Which brings us back to Leviticus. If giving it was designed to show you how to be holy, keeping it does require you to decipher its principles and make the transfer to contemporary culture. If not mixing fabric and seeds was a means for preventing the Israelites from mixing it up with Canaanite pagans and their idols (who mixed up everything), maybe in our day obedience means not mixing God up with money. Jesus did say that. Or if attention to sown seeds and worn fabrics and food was a way of showing the Israelites that God was involved in every detail of their life, maybe for us it means recognizing that holiness remains a part of our work and our dress and our eating. Ian, one of our Levites, wrote that while a month of Leviticus produced “no earth-shattering moments, there was definitely one clear overarching aspect to it all, namely: I never before realized just how good I am at detaching God from my day-to-day life.

In Leviticus 18, the problem of determining what means what has become a very contemporary and contentious issue. Ask people on the street about the book of Leviticus and if they know anything, they likely know chapter 18. Or at least verse 22: “You shall not lie with a man as with a woman; it is an abomination.” For those unfamiliar with the noun, an abomination is not a good thing. Verse 22 gets grouped with other acts similarly tagged as detestable: Incest. Child sacrifice. Bestiality. Most people still agree that these acts are repugnant enough. There’s also adultery. But adultery has become so commonplace that most people wouldn’t call it abominable. Unfortunate maybe. Approaching a woman during her monthly period? Hard to see how that’s an abomination. Undesirable, but not abominable. What about homosexuality? Along with incest, child sacrifice, bestiality and adultery, homosexuality warrants a second mention in Leviticus 20, there as deserving of death.

Lisa, one of our Levites, wrote on the Living Leviticus Facebook site, “Many of my gay friends (who haven't commented on my experiment yet) probably shudder at the word Leviticus whenever they see it mentioned. Why is that, do you suppose? Could it be those two damning verses?” Her question elicited this comment from a gay man in Washington DC: “I can attest that I often question my faith because of the trauma I received at the hands of Christians. Many of my gay brothers have no faith as a result, with dire consequences [such as] rampant addiction, emotional dysfunction and selfishness. If you call yourselves Christian, why are you so focused on aspects of Judaism to which Christ supposedly freed us from being obliged and from which even many Jews do not observe?”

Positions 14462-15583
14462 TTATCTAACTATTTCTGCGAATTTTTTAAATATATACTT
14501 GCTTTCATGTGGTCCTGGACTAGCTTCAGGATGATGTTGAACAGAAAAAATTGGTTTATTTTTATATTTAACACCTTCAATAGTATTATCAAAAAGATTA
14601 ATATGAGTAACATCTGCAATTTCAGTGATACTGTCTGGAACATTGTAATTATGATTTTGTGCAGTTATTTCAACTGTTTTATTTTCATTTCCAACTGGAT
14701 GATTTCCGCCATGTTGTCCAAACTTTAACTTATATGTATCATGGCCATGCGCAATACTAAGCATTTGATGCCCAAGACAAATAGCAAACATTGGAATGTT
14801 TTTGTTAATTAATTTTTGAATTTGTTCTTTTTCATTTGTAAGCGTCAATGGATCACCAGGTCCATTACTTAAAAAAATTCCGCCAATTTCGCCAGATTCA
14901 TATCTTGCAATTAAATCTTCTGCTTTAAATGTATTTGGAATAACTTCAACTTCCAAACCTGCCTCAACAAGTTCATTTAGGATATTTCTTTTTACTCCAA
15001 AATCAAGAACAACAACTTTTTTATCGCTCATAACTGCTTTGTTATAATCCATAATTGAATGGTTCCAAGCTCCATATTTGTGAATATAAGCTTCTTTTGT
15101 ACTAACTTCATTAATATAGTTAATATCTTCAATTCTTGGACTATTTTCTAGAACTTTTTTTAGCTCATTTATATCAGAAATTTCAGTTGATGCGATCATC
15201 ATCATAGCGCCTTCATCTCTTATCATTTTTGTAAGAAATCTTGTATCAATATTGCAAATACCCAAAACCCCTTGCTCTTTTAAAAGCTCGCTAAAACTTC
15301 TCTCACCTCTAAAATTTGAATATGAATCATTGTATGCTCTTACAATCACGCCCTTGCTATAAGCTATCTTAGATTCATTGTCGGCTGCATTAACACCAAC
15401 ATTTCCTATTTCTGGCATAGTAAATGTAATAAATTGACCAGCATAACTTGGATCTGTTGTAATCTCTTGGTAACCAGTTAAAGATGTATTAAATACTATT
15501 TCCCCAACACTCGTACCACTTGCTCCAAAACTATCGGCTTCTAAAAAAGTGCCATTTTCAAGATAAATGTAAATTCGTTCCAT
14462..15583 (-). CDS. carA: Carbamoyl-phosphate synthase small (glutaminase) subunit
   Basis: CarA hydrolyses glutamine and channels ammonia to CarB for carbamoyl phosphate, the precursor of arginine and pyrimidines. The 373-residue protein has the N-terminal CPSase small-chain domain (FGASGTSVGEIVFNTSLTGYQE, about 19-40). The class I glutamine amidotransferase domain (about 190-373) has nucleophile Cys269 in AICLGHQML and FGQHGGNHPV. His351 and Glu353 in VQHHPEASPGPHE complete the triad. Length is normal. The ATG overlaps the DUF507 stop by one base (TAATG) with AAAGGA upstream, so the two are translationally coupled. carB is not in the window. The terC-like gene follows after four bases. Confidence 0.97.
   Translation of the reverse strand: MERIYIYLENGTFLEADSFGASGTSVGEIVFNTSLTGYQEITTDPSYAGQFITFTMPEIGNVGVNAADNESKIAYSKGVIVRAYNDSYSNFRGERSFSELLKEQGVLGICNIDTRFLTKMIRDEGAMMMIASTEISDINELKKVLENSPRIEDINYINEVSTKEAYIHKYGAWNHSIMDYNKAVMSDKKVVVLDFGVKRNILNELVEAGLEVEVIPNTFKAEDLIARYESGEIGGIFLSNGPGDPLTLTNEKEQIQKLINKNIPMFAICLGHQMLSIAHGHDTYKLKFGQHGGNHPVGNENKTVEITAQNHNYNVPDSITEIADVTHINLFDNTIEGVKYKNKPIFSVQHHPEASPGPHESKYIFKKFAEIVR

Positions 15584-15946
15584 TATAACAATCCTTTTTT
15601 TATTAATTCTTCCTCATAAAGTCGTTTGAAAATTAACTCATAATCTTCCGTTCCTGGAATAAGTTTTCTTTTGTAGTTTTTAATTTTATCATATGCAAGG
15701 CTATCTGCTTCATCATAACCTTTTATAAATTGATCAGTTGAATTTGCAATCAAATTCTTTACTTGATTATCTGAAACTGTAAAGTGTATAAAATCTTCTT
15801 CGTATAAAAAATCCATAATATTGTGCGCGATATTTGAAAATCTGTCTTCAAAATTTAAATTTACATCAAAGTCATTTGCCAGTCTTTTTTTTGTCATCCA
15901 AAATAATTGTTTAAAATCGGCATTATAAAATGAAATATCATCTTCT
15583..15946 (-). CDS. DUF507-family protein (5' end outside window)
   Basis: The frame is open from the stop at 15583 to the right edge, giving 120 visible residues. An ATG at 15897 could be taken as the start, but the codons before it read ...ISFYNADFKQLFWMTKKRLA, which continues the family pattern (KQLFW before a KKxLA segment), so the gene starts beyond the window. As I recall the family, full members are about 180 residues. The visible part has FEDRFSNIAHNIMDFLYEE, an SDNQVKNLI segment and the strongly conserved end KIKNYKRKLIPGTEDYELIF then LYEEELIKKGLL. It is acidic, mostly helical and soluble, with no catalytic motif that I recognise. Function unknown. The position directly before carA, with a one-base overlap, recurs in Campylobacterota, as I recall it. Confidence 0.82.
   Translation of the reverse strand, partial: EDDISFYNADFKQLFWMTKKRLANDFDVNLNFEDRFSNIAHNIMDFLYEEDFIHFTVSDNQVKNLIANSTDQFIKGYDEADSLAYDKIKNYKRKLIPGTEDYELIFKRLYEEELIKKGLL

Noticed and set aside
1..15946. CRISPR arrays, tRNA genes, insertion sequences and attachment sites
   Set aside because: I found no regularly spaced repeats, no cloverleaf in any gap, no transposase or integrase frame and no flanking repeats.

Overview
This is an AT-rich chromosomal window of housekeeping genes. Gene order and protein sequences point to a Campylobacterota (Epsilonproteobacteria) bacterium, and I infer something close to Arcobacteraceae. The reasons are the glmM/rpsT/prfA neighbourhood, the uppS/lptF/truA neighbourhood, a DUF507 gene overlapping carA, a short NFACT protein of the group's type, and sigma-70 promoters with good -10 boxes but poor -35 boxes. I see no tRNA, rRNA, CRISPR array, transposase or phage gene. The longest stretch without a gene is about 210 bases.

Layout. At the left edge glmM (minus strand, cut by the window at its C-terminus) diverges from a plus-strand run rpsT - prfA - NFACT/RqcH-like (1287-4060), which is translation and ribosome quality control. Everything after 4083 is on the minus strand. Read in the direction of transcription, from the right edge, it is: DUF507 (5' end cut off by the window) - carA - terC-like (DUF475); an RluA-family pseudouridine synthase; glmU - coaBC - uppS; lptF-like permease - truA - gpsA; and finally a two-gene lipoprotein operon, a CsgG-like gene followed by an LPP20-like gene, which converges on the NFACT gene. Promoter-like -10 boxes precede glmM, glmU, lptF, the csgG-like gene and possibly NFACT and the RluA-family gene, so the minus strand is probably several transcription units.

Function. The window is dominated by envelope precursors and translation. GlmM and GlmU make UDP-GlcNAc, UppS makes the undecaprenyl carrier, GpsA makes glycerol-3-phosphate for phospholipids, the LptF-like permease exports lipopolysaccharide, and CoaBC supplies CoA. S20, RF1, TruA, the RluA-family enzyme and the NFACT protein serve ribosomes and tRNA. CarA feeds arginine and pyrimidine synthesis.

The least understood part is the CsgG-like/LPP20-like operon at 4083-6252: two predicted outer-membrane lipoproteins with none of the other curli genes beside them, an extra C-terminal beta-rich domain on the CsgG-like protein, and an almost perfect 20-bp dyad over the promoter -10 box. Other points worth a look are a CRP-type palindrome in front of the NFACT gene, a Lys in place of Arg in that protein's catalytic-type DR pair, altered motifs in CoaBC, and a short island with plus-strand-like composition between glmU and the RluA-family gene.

Here again is the rub. Are these sexual “thou shalt nots” in Leviticus 18 and 20 culturally bound or universally applicable? You should know that in Leviticus 17, the focus shifts from Israel’s worship life to its ethic. Or as we like to say it in church, from Sunday to Monday. Leviticus 17 condemns contact with all things bloody because of the connection of blood to life and atonement. This informs the prohibition against sex with your menstruating wife. Interestingly, the ban on blood is one of those that the New Testament affirms. In Acts 15, converts to Christianity are instructed to abstain from consuming blood. They are also instructed to abstain from sexual immorality, referring, it seems, to the same Levitical injunctions set side by side here in chapters 17 and 18.

From the moment God saw that it was not good for man to be alone and brought Eve onto the scene, sex has been a part of what it means to be made in the image of God. Sex unites a man and a woman together as one, mirroring the inter-relatedness of the Trinity. As such, sex is holy, its power designed for the marital promises it both evokes and keeps. Marriage and sex are together so holy that they are employed as the metaphor for the relationship between God and his people as well as for the union between Christ and his church. Through marital sex, people made in God’s image participate not only in God’s intimacy but in his creativity too. Love, loyalty, fidelity, joy and children—these are the things marital sex was made for. It is a holy thing. And since God called his people to holiness, that meant being holy about sex.